White-haired Zadie Mendelbaum stood at the breakfast bar clutching a soft pack of Camels and a bottle of Dr Pepper. A career of squinting at records had frozen her face into a mask of narrowed eyes and an upturned nose. She also had a pack-a-day habit and exquisite hobbit-size hands. She’d worked at Rader Consulting since its establishment, seven years before, and was always proud to boast that she was “employee number one.”
The old woman reminded Gray of one of her foster mothers. Naomi Applewhite also had a Dr Pepper addiction, but she smoked hard-pack Newports while sucking peppermints. Gray had stayed with Mom Naomi for seven months. Two weeks before starting eighth grade, Gray had been snatched out of that depressing Oakland apartment by Child Protective Services and placed into a girls’ home. No explanation given. Whenever Gray smelled smoky mint or cloves-black licorice almonds, she thought of Naomi Applewhite. Which, now that she worked with Zadie, was all the time.
“Went on break without telling me?” Zadie followed the two women into Gray’s office.
Gray dropped her purse onto the credenza. “About to start my first missing person case.”
“Congrats, honey,” Zadie said. “How you feelin’?”
“Excited. Nervous. Nauseous.”
“Like a virgin at a prison rodeo?” Jennifer asked.
“Never been to a rodeo,” Gray said. “So … maybe?”
“You’ll do fine.” Zadie pointed at the pile of books on the corner of Gray’s desk. “Looks like you’ve been studying.”
For two years, Gray had worked as a contractor for Rader Consulting, writing reports, transcribing recordings, and much, much more! Now, though, she wanted to be a private investigator. She’d read handbooks, attended community college courses, shadowed Nick for two weeks, and watched YouTube videos featuring investigators on the job. She’d even immersed herself in mysteries written by Hammett, Chandler, and Mosley. Nick promoted her, placing her on his license until she’d be eligible to apply for her own in three years. And then he’d given her a case: finding Cheeto, a stolen Chihuahua.
“Sounds simple,” Gray said. “Find the guy’s girlfriend. I shouldn’t fuck it up too much.”
“You obviously haven’t met you,” Jennifer snarked.
Gray plucked a sheet of tissue from the box on her desk. “I have, and I’m actually the best report writer here.” She cleaned her tortoiseshell glasses but kept her gaze on Jennifer.
Jennifer offered a saccharine smile. “Totally different skill set. But you’ll see that.”
Zadie clicked her nails against the Dr Pepper bottle. “I’ll always remember my first missing person case.… He woke up on Saturday, stayed home while the wife and kids drove to synagogue. He fed the dog, opened the front door. He took his kayak out in the marina, where he ‘drowned.’ But really, he swam down shore for three miles, where he’d hid dry clothes and a new life and a new name behind a fucking drug dealer’s boat.”
Gray and Jennifer eyed each other.
Zadie had just described how her husband Saul had disappeared thirty years ago.
“Well, women disappear all the time,” Jennifer said. “Some intentionally.”
Because she’d grown tired of her man, had grown tired of his hands, of that job, of those freaking dishes that kept filling the sink, dishes that no one touched even as their stink wafted through the house. If she wasn’t taking the kids with her, she kissed them farewell, took out the trash one last time, and just … left.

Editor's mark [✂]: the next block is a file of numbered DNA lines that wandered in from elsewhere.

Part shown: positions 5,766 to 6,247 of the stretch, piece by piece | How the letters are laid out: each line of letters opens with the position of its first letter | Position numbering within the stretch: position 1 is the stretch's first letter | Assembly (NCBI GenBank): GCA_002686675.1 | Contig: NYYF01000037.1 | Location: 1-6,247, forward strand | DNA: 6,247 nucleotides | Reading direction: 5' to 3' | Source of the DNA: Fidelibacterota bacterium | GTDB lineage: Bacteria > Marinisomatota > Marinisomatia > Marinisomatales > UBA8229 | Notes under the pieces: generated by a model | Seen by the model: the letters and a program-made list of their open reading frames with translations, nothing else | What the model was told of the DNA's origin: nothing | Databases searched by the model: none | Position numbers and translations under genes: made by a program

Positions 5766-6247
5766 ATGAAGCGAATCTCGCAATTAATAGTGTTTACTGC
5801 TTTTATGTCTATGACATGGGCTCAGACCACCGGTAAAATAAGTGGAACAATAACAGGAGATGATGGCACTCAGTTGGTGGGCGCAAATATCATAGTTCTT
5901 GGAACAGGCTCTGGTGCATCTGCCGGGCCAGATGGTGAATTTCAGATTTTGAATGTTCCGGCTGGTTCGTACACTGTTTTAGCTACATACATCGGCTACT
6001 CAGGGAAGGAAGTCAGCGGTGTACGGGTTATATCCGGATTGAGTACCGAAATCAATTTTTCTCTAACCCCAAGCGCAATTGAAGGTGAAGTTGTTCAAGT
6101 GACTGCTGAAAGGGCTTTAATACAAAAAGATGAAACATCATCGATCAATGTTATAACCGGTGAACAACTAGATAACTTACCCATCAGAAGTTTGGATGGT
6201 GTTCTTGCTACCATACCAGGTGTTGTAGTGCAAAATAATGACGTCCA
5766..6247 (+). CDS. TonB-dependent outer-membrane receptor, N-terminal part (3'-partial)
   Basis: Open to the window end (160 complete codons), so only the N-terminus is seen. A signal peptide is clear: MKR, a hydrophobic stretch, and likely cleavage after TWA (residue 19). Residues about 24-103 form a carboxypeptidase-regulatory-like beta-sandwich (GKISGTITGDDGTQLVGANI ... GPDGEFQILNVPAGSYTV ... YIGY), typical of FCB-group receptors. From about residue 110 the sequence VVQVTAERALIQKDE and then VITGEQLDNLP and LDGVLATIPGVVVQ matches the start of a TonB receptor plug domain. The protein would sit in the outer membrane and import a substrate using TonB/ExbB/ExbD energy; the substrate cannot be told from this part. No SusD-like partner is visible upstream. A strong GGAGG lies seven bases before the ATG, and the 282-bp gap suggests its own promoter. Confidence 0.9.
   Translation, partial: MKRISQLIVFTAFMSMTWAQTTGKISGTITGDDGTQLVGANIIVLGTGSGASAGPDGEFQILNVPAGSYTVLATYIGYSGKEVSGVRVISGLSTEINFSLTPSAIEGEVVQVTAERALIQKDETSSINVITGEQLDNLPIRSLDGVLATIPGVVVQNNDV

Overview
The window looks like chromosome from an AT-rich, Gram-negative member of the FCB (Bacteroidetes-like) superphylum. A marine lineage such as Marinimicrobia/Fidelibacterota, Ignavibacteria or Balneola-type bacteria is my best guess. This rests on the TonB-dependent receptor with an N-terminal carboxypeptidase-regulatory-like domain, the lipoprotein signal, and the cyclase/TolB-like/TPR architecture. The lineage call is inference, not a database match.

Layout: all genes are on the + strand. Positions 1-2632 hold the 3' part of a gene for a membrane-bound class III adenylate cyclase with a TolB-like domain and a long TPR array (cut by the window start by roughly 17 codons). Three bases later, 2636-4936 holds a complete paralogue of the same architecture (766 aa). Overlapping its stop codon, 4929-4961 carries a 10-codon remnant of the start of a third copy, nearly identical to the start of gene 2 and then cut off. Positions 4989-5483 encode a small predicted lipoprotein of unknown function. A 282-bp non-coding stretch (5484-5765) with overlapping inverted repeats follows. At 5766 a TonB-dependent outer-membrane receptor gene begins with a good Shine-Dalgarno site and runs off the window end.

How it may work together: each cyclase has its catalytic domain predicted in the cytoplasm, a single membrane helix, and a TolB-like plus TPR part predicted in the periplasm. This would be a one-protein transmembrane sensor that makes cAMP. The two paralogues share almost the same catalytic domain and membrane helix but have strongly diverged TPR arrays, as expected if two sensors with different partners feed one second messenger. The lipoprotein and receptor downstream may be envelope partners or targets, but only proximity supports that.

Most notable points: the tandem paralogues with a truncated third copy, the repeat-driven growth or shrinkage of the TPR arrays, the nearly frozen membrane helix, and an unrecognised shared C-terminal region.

Natalie Dixon, a woman Gray knew once upon a time, had disappeared like that.
Unlike the men who disappeared, women left their egos behind along with their keys, photo identification, and unpaid electric bills. These women may have wondered about their past lives—What are they doing back home? How are they living without me? Did somebody finally wash those damned dishes?—but they rarely did more than wonder. They never visited old haunts. They never searched their names on Google or checked their Facebook pages. Unlike most men who vanished, women rarely got caught. They just wanted a new beginning.
Natalie Dixon had also longed for a new life and hadn’t wanted to be found. Guilt had gnawed at her spirit, Gray recalled, and that prickly sensation of millions of eyes had pecked at poor Natalie Dixon, and she always worried that the wrong pair would pick her from the crowd.
“Two, three days, tops,” Gray said. “That’s Nick’s estimation.”
“I would say use sex appeal to help you,” Jennifer said, eyes on her coral-painted fingernails, “but that won’t work. Fortunately, you have a great personality. You can talk about books and … and … movies and … politics. Oh, and comic books. Improvise. Make shit up.”
Gray cocked an eyebrow. “I’m good at making shit up.”
“She’s better than you at that, Jen,” Zadie said.
“Doubt it,” Jennifer sang, with a twisted grin. “I’m a supreme liar—Oh!” She pointed at Gray. “Think I’m a bitch now? Skip Sam Jose’s tonight and see how evil I’ll be tomorrow morning. I can’t do Clarissa alone.”
Zadie rolled her eyes. “That girl does nothing but yak, yak, yak.”
“I’ll let you know about tonight,” Gray said.
Jennifer slapped Gray’s desktop. “Nuh-uh. I’ve dated enough black men to know that ‘I’ll let you know’ means ‘I’m not showing up.’”
“You’ll see your ex-marine,” Jennifer sang.
“Former marine,” Gray corrected.
Hank Wexler was the new owner of Sam Jose’s. Two weeks ago, the square-jawed jarhead with blue eyes and thick salt-and-pepper hair had claimed that the blue-inked Hebrew letters tattooed on his left forearm were Gray’s name. Back then, he didn’t even know her name, not that him not knowing had kept Gray from licking tequila salt off his skin. An hour later, she and Hank had made out in his office—it was like they’d known each other in a former life, so making out so soon was okay. He had tasted like whiskey sours and Juicy Fruit gum. That had been a good night.
“No flaking,” Jennifer said now, as she glided out of Gray’s office.
“Scout’s honor,” Gray shouted. “Have a margarita waiting for me.”
Copyright © 2020 by Rachel Howzell Hall